Throughout Jesus’ ministry, there were various instances in which he stepped out of the public eye and entered into a private place of prayer. Jesus instructed his disciples not to pray “in the synagogues and at the street corners, [so] that they may be seen by others,” but rather “pray to [their] Father…in secret” (Matt 6:5-6). Some of the prayers Jesus prayed were of praise, blessing, and pleas for grace (Matt 11:25; 14:19; Jn 12:27). These multiple occurrences of prayer led his disciples to ask him how to pray. As a Jew trained in Torah, Jesus taught his disciples how to pray from a Jewish perspective. Jesus’ prayer, documented in Matthew 6:9-13, was later entitled “The Lord’s Prayer” in the Christian culture. According to Philip A. Harner, certain prayers, such as the Ahaba Rabba and the Kaddish, resembled the Lord’s Prayer in the sense that they reflected three common themes: “God’s name, kingdom, and will.” Through an exegetical examination of Matthew 6:9-13, this study will identify and discuss these parallels.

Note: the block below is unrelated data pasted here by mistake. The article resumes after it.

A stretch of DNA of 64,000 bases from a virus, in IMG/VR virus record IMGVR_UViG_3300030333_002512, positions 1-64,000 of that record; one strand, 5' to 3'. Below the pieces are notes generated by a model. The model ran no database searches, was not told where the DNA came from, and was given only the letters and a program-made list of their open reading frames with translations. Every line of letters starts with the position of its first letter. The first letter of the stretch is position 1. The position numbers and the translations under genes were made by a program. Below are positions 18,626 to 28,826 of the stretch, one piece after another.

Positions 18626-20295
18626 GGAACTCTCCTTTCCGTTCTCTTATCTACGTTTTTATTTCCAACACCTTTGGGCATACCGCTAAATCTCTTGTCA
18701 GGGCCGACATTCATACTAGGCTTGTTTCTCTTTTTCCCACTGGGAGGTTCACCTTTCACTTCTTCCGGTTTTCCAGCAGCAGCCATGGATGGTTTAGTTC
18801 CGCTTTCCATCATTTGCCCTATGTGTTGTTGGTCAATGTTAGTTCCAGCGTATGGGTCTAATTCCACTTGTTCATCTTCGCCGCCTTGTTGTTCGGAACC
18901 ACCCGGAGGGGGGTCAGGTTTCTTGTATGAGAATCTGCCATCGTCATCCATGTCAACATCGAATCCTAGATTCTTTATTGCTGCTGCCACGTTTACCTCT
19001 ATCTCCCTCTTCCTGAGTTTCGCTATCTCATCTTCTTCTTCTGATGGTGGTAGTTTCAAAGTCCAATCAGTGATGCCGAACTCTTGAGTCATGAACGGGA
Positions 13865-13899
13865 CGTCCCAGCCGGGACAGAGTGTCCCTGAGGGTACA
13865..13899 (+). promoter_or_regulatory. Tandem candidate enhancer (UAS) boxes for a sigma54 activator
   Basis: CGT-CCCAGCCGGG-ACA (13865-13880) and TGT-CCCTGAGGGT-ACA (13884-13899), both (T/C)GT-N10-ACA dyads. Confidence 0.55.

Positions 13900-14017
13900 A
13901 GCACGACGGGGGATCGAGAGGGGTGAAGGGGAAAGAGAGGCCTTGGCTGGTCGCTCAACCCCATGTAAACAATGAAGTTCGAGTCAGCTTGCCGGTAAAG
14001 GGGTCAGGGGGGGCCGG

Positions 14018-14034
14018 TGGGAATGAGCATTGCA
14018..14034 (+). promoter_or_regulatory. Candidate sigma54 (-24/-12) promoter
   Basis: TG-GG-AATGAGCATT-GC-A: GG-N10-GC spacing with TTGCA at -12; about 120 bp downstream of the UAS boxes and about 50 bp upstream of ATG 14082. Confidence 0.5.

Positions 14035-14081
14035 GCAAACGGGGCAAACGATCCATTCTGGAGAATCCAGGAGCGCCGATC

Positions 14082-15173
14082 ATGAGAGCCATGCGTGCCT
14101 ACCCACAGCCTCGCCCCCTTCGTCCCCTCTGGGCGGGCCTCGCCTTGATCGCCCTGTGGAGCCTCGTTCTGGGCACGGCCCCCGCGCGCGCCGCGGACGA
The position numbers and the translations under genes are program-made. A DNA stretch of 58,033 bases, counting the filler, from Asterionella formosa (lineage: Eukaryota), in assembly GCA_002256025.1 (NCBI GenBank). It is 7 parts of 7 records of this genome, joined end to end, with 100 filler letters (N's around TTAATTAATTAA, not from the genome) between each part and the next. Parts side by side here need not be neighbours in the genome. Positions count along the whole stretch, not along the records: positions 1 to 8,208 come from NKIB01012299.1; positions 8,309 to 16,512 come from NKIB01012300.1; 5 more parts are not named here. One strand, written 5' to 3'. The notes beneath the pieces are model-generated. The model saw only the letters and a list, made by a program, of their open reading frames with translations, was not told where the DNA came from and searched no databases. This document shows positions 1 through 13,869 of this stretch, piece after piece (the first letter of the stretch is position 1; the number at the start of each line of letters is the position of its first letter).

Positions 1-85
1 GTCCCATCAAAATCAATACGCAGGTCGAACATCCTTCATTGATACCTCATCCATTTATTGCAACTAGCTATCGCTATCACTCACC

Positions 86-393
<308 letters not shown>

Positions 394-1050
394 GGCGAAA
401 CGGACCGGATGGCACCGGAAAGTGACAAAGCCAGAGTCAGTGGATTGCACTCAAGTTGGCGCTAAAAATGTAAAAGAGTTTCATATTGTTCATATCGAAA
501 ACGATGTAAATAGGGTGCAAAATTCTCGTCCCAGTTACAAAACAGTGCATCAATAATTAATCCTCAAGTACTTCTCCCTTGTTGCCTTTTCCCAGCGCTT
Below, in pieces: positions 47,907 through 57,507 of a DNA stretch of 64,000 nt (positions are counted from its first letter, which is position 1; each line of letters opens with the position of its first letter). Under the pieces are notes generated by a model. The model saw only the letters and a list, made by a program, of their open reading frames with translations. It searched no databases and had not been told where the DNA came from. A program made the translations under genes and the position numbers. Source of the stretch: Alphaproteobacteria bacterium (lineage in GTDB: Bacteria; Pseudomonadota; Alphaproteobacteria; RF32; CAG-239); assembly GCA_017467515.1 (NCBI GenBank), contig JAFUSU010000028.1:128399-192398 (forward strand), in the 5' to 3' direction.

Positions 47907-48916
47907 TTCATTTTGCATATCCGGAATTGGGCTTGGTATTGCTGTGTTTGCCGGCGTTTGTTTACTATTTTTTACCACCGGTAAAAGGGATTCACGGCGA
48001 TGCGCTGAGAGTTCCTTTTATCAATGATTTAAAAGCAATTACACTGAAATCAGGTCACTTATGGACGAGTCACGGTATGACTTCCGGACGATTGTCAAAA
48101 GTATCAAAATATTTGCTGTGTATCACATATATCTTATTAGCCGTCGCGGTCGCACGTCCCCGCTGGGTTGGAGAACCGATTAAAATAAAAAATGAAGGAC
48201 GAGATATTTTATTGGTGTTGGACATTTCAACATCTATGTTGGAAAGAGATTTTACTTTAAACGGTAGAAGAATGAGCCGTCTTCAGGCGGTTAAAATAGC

In beginning his prayer, Jesus deliberately addresses God as “Father.” The names for God in the ancient Judaism were handled with great care because they described the holiness of God. In fact, according to Michael Joseph Gilligan, “[A] name articulate[s] a certain depth about the individual.” To the Jews, the name of the Lord held more weight than any other because of its divine origin. During the Egyptian enslavement of the Hebrews, God encountered Moses in the form of a burning bush and commissioned Moses to deliver his people. Knowing that the Hebrews would question the authority of the One who sent him, Moses asked for the name of the Lord. God responded with יהוה (Yahweh), which translates as “…I am who I am” (Exod 3:14). Although the name of the Lord was revealed to the Hebrews through Moses, it soon became customary to refrain from saying it. This is because the second commandment demanded that none should ever “…take the name of the Lord in vain” (Exod 20:7). Michael Marlowe writes that in order to maintain a “…proper and salutary instinct of reverence,” the Hebrews corporately agreed to avoid saying the holiest name of the Lord. As a man who was raised in the Jewish culture, Jesus held the name of the Lord in high esteem. Although Christ did not utter the most sacred name of the Almighty, it is quite possible that he was referring to the name Yahweh when he prayed “…hallowed be your name.” As a result, Jesus’ reverence for the name of God established a sense of familiarity between him and the Jews.